Sullivan's a good choice. I've seen the text. Much better than Demanna, Waits and Texas Instruments. And Colin: If anyone at your school tells you that your precalculus class is "a wonderful opportunity to learn", let us know, pronto. Carolyn: I've seen this calculator based atrocity before; believe it or not it shows up in the pages of NCTM's standards (PSSM). For all of you: High school wasn't the only time I heard that refrain "wonderful opportunity..etc". At U of Michigan, I was taking advanced calculus and the professor teaching it was FOB from Poland. A brilliant mind, but no one had taken into account his English speaking capabilities, which were zero. I complained, again to the head of the math dept. (Seems to be a pattern with me). After some minutes of an apology which amounted to "Welcome to the real world" he said the magic words: "This is a wonderful opportunity to learn." Now, mindful of the whining would-be engineer's essay on Joanne Jacob's blog, I will take responsibility for my shortcomings in that class. But I have to say, about a year ago I tried to plow through that book again. It's "Advanced Calculus" by R. Creighton Buck. Lemme tell you, you don't want to trek through those mountains without a shirpa. -- BarryGarelick - 03 Oct 2005
Ooooh... Buck's advanced calculus book. When I was first at LSU there was a geriatric professor (a very good one, actually) teaching advanced calc out of Buck. "It's a little book," he told the students on the first day of class. "It has almost no volume at all. But it's so dense you can hardly pick it up." -- CarolynJohnston - 03 Oct 2005
i also "studied" with buck.
(what the heck; i was a cocky undergrad
and still thought you weren't supposed to work hard.
i went to all the lectures and then waited
until the last possible minute to try all the homework.
got me through (one semester) with a B.
but of course i didn't get much out of it ...). anyhow, it's a great book. i refer to my copy
probably at least a couple times a year. -- VlorbikDotCom - 03 Oct 2005
Yes. I recommended Sullivan's Precalculus and not the other. This text is full of good advice on how to learn math and it is structured to facilitate self-study. For example, every example in the text is keyed to specific exercises and the student is advised to work a keyed exercise immediately after working through the example. When I taught the course, I never used my calculator projector, although at times I made suggestions as to how students - whose previous course relied heavily on these things - might use their calculators profitably. -- CharlesWilliams - 04 Oct 2005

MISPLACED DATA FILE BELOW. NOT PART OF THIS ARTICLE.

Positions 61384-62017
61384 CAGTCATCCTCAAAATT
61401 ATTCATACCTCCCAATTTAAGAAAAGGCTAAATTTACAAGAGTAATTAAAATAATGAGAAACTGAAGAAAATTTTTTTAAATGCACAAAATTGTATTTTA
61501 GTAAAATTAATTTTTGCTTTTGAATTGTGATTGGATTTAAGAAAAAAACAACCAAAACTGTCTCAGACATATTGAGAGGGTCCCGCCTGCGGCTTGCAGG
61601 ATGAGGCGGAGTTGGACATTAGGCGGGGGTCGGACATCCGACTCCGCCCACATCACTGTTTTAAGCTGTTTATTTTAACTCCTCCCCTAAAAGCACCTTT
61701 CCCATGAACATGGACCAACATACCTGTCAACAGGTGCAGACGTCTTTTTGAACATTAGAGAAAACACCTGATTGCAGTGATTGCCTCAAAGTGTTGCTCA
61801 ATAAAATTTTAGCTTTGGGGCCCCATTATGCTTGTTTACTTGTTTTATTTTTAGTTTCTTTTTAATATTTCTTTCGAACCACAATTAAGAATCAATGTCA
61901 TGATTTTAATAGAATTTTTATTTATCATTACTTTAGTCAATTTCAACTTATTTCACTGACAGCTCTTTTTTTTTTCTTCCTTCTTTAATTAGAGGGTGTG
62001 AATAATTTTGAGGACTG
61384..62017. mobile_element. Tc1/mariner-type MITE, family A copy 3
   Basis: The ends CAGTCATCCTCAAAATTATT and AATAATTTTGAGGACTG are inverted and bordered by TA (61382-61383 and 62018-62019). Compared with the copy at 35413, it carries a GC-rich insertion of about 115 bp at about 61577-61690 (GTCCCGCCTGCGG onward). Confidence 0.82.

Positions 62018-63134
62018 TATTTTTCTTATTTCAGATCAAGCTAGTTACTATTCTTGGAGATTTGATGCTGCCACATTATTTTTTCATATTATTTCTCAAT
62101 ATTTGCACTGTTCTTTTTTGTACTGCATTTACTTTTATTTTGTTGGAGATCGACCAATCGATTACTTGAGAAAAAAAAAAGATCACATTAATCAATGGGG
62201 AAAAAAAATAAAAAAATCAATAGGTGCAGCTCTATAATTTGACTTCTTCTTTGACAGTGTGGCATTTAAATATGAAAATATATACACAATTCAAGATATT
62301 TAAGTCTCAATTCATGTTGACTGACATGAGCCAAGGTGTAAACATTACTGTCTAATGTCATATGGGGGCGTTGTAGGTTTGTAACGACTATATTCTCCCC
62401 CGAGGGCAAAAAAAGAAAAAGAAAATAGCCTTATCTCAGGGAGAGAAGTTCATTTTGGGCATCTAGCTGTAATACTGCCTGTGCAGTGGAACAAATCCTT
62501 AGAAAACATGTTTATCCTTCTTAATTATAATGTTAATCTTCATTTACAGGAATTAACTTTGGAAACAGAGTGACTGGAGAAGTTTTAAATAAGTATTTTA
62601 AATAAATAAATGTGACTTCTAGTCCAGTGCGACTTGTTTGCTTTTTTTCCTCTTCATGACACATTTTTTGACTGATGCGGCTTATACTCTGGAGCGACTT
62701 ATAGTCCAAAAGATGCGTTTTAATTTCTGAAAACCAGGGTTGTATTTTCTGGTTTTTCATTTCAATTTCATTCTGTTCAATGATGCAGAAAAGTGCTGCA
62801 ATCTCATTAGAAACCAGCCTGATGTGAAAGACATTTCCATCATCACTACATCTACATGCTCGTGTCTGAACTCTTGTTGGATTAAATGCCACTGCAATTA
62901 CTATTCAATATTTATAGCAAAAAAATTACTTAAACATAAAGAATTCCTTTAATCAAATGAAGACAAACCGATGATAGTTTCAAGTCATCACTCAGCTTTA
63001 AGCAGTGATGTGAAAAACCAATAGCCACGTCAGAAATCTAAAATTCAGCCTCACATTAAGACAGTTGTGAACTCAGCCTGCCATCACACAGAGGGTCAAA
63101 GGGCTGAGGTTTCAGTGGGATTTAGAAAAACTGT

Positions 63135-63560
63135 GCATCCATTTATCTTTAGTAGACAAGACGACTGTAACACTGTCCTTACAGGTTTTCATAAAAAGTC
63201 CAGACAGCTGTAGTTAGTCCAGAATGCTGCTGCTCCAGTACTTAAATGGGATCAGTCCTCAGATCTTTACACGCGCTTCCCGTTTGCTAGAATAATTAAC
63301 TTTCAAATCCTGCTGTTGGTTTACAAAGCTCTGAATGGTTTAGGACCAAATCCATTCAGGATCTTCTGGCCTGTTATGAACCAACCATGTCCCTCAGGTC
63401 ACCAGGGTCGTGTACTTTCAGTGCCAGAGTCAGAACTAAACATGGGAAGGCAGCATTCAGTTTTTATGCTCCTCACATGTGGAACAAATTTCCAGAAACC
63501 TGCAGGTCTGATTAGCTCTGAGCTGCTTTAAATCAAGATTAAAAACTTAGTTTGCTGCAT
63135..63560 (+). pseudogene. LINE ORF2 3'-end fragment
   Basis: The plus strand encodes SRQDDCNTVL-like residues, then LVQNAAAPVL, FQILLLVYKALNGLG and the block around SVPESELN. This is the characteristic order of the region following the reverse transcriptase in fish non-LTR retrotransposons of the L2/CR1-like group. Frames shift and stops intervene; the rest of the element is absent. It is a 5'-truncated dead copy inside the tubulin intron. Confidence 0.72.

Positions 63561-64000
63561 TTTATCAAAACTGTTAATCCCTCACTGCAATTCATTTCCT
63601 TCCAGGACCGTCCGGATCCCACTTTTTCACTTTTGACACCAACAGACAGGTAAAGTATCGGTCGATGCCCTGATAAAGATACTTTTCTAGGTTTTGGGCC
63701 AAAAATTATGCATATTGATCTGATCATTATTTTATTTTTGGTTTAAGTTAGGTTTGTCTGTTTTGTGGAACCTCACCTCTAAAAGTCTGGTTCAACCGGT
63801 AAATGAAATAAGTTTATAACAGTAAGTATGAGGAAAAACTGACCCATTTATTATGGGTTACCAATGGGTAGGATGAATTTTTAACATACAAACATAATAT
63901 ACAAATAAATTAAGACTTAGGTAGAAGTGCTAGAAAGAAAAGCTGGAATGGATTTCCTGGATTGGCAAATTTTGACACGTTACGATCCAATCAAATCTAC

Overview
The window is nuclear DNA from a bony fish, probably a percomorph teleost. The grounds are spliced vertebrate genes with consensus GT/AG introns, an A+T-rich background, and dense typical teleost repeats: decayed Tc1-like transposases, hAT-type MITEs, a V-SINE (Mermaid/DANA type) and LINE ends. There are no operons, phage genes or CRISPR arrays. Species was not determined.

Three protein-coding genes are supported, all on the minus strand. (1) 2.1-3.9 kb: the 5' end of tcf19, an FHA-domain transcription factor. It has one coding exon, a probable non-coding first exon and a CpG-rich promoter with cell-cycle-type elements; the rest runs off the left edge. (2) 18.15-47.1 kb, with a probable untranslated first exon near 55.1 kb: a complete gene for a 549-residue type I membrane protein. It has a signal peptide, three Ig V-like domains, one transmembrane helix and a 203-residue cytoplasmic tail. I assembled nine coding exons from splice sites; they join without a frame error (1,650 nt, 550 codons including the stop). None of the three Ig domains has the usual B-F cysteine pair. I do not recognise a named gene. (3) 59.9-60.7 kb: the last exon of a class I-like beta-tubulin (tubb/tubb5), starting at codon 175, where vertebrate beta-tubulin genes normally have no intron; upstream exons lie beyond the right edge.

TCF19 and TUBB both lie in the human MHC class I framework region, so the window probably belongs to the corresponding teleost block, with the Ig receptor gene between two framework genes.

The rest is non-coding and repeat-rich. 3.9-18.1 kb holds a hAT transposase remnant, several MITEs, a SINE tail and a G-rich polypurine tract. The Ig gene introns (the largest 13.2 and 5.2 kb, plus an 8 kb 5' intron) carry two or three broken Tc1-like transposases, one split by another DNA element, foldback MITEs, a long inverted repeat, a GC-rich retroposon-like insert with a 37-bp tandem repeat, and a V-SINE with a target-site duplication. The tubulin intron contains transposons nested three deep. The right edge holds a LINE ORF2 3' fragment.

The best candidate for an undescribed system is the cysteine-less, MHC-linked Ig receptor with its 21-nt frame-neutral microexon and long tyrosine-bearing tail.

Barry I complained, again to the head of the math dept. (Seems to be a pattern with me). After some minutes of an apology which amounted to "Welcome to the real world" he said the magic words: "This is a wonderful opportunity to learn." Now, mindful of the whining would-be engineer's essay on Joanne Jacob's blog, I will take responsibility for my shortcomings in that class. But I have to say, about a year ago I tried to plow through that book again. It's "Advanced Calculus" by R. Creighton Buck. Lemme tell you, you don't want to trek through those mountains without a shirpa. I have no qualms about whining. Teachers should teach. Period. If they don't want to teach, we don't need to be paying their salaries. If an un-taught advanced calculus course is a wonderful opportunity for a student to learn, I say it's also a wonderful opportunity for the professor to take an unpaid leave of absence. -- CatherineJohnson - 04 Oct 2005
Charles W This text is full of good advice on how to learn math and it is structured to facilitate self-study. Thank you! That's fantastic. I've already got my own copy ordered. -- CatherineJohnson - 04 Oct 2005
There is a big difference between not teaching, such as what Colin's teacher is doing, and a teacher expecting the students to pre-read and begin doing problems before the material is formally taught, suac as what some high school tecahers and most math profs do (or at least used to do). Wasting valuable class time reviewing problems is not really productive. I believe that in many of the high performing asian countries the student is expected to review his own homework. However, forcing kids to do a little pre-work tends to elevate the level of discourse when the new material is taught. -- KDeRosa - 04 Oct 2005